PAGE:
Quantifying the Value of Inclusive Equipment

A virtually impossible task, you might say! But when we’re fighting to justify the choice of a $3500 inclusive swing, compared to a $60 traditional strap seat, it becomes necessary to prove why the extra money is worth spending.

There are a few different ways to approach this topic: one, the personal value provided to a person with a disability, and two, the financial value of a good investment. While the personal value cannot be understated, today we want to focus on the financial side of things, and we’ll do it with the help of our new friend Nick.

Nicko grew up in Sydney’s upper north shore, but when Lionel Watts Reserve opened in December 2019 he decided to actually move houses in order to be closer to the playground, and more importantly, to his favourite swing set.

Nick visits the playground every day to swing on the inclusive boat swing, usually for an hour at a time! And he’s a young man of 25 – he has decades more swinging left in him yet. While most people wouldn’t move houses to be closer to a swing, this usage pattern is more noticeable for people with disabilities – multiple disability groups we met visit Lionel Watts Playground daily, or a few times a week, to make use of the inclusive equipment in this playground.

Compare that to able-bodied kids, who will typically use a swing for around 10 minutes at a time, do so only a few times a week, and stop using swings after their early teenage years.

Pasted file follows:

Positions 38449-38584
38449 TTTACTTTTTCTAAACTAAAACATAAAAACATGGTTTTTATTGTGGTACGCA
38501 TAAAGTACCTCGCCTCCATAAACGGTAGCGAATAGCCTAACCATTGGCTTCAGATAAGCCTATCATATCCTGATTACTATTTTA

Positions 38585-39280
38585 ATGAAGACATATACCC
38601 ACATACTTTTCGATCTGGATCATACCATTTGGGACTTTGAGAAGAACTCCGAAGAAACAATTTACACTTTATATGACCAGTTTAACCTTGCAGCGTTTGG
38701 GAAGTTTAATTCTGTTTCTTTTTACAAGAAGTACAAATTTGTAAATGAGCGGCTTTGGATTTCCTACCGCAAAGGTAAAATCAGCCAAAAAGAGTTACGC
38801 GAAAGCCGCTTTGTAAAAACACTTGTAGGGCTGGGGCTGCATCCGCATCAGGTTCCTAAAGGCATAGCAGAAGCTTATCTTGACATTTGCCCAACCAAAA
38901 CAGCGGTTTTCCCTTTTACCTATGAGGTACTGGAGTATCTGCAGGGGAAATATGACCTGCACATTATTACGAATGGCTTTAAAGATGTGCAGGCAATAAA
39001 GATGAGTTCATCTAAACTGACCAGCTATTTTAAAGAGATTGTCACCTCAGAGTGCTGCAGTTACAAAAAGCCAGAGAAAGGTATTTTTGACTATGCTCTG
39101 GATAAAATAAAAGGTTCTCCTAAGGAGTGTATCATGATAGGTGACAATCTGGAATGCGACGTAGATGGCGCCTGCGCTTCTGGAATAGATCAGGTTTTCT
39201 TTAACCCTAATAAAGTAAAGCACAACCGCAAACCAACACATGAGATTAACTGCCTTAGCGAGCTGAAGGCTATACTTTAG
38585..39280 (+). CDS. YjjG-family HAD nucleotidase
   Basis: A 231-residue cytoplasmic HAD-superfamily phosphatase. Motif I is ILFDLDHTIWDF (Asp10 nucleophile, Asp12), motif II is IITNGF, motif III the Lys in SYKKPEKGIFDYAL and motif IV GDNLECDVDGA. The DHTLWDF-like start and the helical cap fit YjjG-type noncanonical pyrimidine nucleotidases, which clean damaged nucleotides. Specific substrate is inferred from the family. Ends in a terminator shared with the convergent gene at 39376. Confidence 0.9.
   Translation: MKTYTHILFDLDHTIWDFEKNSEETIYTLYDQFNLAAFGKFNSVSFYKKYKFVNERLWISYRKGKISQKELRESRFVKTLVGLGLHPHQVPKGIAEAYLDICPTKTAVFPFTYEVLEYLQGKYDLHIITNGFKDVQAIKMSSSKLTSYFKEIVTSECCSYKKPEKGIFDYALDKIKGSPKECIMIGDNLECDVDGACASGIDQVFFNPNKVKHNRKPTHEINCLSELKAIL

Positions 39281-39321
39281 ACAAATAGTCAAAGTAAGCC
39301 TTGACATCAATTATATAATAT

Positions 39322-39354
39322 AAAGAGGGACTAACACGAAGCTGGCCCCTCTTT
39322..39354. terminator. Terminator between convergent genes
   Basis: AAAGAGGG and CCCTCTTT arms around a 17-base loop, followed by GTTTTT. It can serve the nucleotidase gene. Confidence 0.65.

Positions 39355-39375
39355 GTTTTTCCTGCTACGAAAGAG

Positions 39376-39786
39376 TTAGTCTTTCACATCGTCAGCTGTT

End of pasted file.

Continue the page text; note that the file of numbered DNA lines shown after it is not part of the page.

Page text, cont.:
The difference in usage patterns can at least partly be traced back to the options for activity and playfulness available to each group – while able-bodied kids have access to any number of after school sports and classes, kids with disabilities often rely on inclusive playgrounds for the required supportive facilities and accessible equipment options.

Some of these factors are difficult to measure, but say we use Nicko and a sample able-bodied kid (let’s call them Jo), to compare the returns on an investment of either an inclusive swing ($3500) or a strap swing ($60).

Case 1: inclusive swing

Nick uses the swing for 1hr/day = 365hrs/year

Jo uses the swing for 20mins/week = 17hrs/year

The cost per use is then:

382hrs/year = $9.16/hr in the first year

Nick continues to use the swing for ten years, while Jo gets bored of it after 3yrs…

Over time, this swing costs $0.95/hr over ten years

Case 2: strap swing

Nick uses the swing… not at all.

Jo uses the swing for 20mins/week = 17hrs/year

The cost per use is then:

17hrs/year = $3.50/hr in the first year

However, Jo is bored of the swing after 3yrs!

Over time, this swing costs $1.18/hr over ten years

Over time, the inclusive boat swing proves to offer more value per hour than the traditional strap swing! Obviously this is a simplified calculation (not accounting for things like maintenance, or how long the seat will last before it needs replacement) but it shows that the value of the investment over time completely negates differences in the upfront cost.

So, while the traditional swing only costs $60 upfront, it provides less value to people like Nicko, and makes no difference either way to able-bodied kids. In fact, we’ve noticed that many able-bodied kids prefer to use an inclusive boat seat over a strap seat when both options are available!

When both options provide equal fun for able-bodied kids, it’s obvious to us that the additional value provided by the inclusive option makes the upfront investment completely worthwhile.